Where Do You Meet Target Clients?
By Drue Lawlor, FASID
Director of Coaching at Gail Doby Coaching & Consulting
Photo Credit: Emily Wilson Photography
Well, you did a thorough job of completing your Ideal Client Profile(s) – but then what? Rather than letting them linger deep in your computer files, use them as you make decisions in your business – particularly in your marketing.
One very important way to use those profiles is in identifying what you can do and where you and your team can go to meet your ideal clients. The more your ideal clients are exposed to your brand, the more likely they are to pay attention. That’s why it’s important to identify where your clients spend their time, whether it be online or offline, and then be persistent in interacting with them.
Identify new developments planned within the area you are willing to cover. If the homes/home sites planned would attract your ideal clients, design a marketing plan, approach the developers and see if you can have the opportunity to make a first connection with those homeowners. Create a plan that will benefit the developer to make it worth their while to help you connect with new home buyers. The developer may have their own “design center” but they may welcome the ability to offer those homeowners a design firm with whom to work for all the interior furnishings, window treatments, etc. Or the development may have resale homes and are still building new ones, so they can refer you to those who are purchasing a built home. Particularly in areas where people are retiring and moving from out of state, they may not bring much with them in the way of furnishings.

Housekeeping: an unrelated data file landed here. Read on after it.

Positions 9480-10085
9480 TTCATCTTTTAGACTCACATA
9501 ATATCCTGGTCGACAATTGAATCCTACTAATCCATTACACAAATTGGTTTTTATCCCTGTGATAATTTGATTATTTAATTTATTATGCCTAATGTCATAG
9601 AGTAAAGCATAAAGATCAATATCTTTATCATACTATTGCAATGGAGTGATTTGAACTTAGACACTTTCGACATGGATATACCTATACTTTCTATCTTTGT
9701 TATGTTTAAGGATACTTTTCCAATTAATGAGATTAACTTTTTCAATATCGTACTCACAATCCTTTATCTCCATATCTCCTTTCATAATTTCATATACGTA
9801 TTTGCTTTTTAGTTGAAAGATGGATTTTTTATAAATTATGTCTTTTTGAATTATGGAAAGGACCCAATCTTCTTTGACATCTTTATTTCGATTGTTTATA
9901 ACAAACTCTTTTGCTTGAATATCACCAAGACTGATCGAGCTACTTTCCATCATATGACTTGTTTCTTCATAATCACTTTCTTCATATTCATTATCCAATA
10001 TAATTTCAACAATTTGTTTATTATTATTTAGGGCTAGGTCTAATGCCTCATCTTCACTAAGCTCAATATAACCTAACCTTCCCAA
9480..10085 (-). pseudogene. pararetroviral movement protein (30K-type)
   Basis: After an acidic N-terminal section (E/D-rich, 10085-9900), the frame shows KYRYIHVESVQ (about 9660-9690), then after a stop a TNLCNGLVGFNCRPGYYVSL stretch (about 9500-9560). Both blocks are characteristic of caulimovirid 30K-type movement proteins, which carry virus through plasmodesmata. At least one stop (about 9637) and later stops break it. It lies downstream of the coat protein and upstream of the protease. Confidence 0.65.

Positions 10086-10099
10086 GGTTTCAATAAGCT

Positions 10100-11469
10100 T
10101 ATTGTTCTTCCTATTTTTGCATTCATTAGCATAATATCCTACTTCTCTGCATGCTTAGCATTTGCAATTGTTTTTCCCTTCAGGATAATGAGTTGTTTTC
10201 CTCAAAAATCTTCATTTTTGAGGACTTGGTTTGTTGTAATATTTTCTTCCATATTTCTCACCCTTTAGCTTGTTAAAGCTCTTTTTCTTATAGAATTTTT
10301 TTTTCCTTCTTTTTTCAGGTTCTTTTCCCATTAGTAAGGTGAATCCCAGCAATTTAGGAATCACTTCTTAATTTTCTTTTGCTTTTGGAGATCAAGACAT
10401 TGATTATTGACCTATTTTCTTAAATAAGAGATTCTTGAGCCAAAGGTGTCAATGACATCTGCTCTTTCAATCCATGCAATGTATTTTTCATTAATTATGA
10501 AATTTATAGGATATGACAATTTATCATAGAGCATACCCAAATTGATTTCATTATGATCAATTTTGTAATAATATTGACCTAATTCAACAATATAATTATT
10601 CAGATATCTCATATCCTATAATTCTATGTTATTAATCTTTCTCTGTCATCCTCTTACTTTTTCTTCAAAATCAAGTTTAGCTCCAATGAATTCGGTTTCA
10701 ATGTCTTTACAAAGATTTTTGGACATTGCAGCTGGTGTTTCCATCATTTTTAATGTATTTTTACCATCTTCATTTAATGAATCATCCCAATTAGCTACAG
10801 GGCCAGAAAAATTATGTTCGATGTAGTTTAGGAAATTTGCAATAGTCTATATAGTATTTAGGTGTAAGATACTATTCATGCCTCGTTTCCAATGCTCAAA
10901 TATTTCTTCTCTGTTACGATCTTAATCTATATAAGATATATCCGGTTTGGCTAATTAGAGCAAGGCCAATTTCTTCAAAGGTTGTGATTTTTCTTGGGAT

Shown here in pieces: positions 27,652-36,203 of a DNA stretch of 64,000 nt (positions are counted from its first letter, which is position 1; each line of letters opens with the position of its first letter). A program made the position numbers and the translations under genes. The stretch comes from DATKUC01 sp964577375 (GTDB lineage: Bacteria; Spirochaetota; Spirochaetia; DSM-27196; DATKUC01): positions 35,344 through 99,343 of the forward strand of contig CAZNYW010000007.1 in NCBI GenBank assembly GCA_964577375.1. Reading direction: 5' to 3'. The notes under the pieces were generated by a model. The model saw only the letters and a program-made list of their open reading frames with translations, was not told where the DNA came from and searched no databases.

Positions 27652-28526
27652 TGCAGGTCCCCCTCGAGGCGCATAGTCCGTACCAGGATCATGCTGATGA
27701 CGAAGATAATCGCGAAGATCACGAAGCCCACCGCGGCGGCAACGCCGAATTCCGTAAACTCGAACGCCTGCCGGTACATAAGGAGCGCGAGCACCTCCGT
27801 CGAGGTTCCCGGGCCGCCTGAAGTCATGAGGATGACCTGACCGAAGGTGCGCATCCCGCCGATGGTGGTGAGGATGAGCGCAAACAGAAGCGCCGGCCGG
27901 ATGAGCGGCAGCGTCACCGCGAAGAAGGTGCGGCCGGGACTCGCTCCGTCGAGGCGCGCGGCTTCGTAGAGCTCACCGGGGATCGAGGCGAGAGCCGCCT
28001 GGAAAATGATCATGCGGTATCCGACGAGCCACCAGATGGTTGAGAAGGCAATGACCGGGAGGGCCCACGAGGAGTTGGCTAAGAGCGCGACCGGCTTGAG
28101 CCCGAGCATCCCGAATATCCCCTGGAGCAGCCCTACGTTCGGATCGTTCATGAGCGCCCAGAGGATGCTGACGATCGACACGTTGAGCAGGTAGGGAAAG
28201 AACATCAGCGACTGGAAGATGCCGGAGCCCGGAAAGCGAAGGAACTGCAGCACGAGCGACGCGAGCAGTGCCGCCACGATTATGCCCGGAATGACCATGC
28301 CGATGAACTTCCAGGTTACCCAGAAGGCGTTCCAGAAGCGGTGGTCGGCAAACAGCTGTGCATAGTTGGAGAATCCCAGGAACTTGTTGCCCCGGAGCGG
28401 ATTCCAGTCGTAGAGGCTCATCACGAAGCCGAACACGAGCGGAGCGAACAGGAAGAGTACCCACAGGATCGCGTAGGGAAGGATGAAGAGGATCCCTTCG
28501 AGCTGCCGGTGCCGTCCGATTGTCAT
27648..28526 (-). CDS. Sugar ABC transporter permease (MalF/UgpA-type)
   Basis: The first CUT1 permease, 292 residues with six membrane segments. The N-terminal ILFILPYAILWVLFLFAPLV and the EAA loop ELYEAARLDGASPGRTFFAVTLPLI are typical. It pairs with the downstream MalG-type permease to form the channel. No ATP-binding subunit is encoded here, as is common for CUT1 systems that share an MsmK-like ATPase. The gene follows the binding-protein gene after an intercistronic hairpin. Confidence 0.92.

Pay attention to the interests, community involvement and activities and research how you can get involved. For example if your ideal clients are very involved with the local Heart Association benefit – and you also support their goals, then volunteer and get involved and start building relationships. You may not be able to join the boards on which your ideal clients serve, but approach those boards and ask if you could interview them to be able to highlight the great work they do in your client communications – newsletter, blog, etc. and begin building a relationship with them so that you share their fundraiser(s) with your clients.
If your profiles include athletics, join where they would play tennis, golf, etc. and begin building relationships on the court or course. Or usually these clubs offer social memberships – a great way to connect.
Find out how those who share your ideal clients are involved in the community – the local auto dealer who sells the automobiles your ideal clients drive, the financial advisor, caterer, local sommelier, etc. – and how might you work together to get in front of your ideal clients repeatedly. Often you will find them in the same organizations where you will find your ideal clients – Rotary being one of them – where members are focused on making a difference while building relationships. To quote author Bob Burg, “Truly successful individuals create both immediate and long-lasting influence attracting others to them.”